Euthanasia: Should It Be Legal?

By Halpanny, Orla; Newman, Margaret | Sunday Mirror (London, England), May 31, 1998 | Go to article overview

Euthanasia: Should It Be Legal?


Halpanny, Orla, Newman, Margaret, Sunday Mirror (London, England)


BRAVE Motor Neurone victim Annie Lindsell's ground-breaking High Court victory reopened the debate on euthanasia.

Annie died within weeks of the breakthrough which allowed her to be prescribed drugs to relieve her pain and hasten her death.

Supporters believe euthanasia should be legalised to allow people to die with dignity. Opponents describe it as murder.

So should euthanasia be legalised?

Margaret Newman from Belfast is a former nurse and speech therapist. She is a member of the Voluntary Euthanasia Society and believes people suffering from painful, incurable illness should receive medical help to die.

Dublin GP Dr Orla Halpenny is a member of Doctors for Life, a Pro-Life group formed in 1991 after the Supreme Court ruled that an underage girl could travel to England for an abortion. The organisation is opposed to euthanasia.

YES

Dying with dignity is a basic right

MARGARET NEWMAN

WHEN I was a nurse, I treated many people with terminal illnesses who suffered terrible pain.

So even before I became a member of the Voluntary Euthanasia Society, I supported the concept of dying with dignity.

Some of the people I cared for had such a poor quality of life and experienced a miserable time.

Our society aims to make it legal for a mentally competent adult, who is suffering unbearably from an incurable illness, to receive medical help to die at their own request.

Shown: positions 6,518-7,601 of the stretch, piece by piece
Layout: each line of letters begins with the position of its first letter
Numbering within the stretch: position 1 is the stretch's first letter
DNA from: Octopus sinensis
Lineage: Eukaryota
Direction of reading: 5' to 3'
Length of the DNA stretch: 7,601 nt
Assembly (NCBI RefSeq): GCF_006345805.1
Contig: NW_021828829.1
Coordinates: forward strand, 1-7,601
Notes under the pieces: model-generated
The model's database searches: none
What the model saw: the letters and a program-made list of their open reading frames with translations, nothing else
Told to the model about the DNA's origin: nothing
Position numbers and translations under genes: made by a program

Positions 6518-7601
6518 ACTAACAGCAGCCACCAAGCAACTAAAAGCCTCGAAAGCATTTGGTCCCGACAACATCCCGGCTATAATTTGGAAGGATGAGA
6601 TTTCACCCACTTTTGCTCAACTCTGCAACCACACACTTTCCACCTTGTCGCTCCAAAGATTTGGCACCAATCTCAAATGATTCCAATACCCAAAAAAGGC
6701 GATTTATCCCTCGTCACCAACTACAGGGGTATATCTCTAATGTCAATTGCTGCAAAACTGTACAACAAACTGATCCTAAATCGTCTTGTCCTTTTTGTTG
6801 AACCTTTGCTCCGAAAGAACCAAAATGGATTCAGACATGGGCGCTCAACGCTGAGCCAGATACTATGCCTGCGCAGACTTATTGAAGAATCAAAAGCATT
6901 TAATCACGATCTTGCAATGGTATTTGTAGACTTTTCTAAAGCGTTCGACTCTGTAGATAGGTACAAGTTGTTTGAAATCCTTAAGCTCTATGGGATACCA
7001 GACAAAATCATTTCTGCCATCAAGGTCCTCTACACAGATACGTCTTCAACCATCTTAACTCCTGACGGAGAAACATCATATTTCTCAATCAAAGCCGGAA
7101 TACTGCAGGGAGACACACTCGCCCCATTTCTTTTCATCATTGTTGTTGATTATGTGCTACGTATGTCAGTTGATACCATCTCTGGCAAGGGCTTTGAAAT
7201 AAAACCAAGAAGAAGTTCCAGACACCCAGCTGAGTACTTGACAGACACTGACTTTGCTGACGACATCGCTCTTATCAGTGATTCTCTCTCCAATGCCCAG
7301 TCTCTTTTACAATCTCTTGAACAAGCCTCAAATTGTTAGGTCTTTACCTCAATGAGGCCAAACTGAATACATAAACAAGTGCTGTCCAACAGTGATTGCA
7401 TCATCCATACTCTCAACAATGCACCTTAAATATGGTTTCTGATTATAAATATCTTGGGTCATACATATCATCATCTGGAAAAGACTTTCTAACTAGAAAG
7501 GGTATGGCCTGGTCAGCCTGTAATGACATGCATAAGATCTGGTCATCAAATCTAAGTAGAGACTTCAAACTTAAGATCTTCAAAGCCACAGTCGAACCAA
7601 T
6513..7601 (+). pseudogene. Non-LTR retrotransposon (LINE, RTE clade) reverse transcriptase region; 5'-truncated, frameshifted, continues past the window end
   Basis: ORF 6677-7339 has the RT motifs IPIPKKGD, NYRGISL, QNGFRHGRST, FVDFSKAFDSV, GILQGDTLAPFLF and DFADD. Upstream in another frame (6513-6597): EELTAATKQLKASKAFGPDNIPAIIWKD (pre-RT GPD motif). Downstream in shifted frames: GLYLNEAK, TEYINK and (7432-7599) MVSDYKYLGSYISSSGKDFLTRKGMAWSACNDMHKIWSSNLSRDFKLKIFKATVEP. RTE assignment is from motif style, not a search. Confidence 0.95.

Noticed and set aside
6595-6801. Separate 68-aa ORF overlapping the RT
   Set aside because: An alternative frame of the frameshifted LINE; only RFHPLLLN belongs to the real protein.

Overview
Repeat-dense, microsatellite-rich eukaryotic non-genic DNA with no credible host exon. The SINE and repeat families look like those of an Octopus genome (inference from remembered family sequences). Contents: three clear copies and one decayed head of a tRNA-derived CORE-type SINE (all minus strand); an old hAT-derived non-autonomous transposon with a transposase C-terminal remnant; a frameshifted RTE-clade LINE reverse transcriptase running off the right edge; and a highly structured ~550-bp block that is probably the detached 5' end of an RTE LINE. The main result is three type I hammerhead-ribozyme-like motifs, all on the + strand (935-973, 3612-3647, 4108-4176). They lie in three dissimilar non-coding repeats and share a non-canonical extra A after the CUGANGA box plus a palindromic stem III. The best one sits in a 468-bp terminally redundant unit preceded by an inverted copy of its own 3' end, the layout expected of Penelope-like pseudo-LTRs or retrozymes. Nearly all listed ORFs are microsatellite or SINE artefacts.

I believe that people who are caring for these kind of patients should be able to act upon their wishes. When I was a nurse, I came across people who I know would have liked help to end their suffering and pain.

Medical science has now advanced to the stage where people can effectively be kept alive with the use of machines. Early treatment for killer diseases can keep patients alive for years, but it may also mean a more painful death in the end.

More and more people are living longer, but dying of drawn-out, degenerative diseases.

All sorts of measures can be used to keep someone alive, which is fine if that is what they want.

But I don't want to be kept alive in that type of condition if I'm not going to get any better.

We have great hospice care in Ireland for people who are terminally ill, but not everyone can avail of that.

It is a bit like a lottery, some terminally ill people may get excellent care while others don't, which is extremely concerning.

A 1994 survey, published in the British Medical Journal, showed that some doctors already helped patients to die, despite the risk of prosecution.

Few doctors have been prosecuted. Those who have been prosecuted were always treated with great sympathy.

The survey also showed that nearly half of doctors would be willing to give active help in dying if it were legal.

It is important to remember that euthanasia should be voluntary and available to mentally competent adults who suffer from an unbearable terminal illness.

Any doctor who plans to assist someone to die will make absolutely certain that the patient is clearly informed about the illness and the decision they have made.

I am not advocating that euthanasia should be available to everyone, and there must be safeguards put in place to ensure that it is not abused.

I have already signed a will, which I will update regularly, so that my doctor and my family will be in no doubt that I would like to be helped to die if necessary.

At the moment, doctors can legally practice "passive" euthanasia - that is, withdrawing or withholding treatment, or providing pain relief in such high doses that it quickens death.

This has exactly the same moral and practical result as actively giving a lethal injection or prescription if asked by a patient.

Most opponents to euthanasia believe that only God can give and take away life.

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